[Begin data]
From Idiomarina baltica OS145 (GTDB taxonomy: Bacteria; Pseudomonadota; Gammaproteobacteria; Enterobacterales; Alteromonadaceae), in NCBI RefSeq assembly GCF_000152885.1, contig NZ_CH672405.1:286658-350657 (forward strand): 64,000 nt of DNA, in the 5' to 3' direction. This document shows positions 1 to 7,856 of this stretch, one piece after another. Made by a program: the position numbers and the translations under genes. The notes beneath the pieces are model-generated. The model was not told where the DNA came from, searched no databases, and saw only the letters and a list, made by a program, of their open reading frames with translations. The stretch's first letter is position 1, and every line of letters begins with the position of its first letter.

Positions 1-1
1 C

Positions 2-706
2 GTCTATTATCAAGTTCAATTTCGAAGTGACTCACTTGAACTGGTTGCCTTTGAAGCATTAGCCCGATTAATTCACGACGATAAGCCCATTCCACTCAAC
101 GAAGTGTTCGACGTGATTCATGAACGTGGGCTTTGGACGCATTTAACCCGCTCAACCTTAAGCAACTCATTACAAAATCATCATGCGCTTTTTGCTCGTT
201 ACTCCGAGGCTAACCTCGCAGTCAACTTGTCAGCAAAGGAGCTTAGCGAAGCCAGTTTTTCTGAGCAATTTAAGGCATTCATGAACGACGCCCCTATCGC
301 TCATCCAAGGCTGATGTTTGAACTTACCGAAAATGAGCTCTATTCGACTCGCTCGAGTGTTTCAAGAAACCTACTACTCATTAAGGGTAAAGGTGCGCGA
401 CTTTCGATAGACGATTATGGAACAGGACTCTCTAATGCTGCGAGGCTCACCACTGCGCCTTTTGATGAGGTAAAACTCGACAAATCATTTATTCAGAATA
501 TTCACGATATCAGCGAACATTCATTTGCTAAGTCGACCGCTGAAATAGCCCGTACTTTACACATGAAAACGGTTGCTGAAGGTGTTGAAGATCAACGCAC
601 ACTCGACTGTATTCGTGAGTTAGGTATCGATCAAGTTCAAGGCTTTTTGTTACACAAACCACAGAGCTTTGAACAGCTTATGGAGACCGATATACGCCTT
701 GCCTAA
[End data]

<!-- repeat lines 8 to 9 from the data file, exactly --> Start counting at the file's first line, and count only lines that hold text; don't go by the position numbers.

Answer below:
301 TCATCCAAGGCTGATGTTTGAACTTACCGAAAATGAGCTCTATTCGACTCGCTCGAGTGTTTCAAGAAACCTACTACTCATTAAGGGTAAAGGTGCGCGA
401 CTTTCGATAGACGATTATGGAACAGGACTCTCTAATGCTGCGAGGCTCACCACTGCGCCTTTTGATGAGGTAAAACTCGACAAATCATTTATTCAGAATA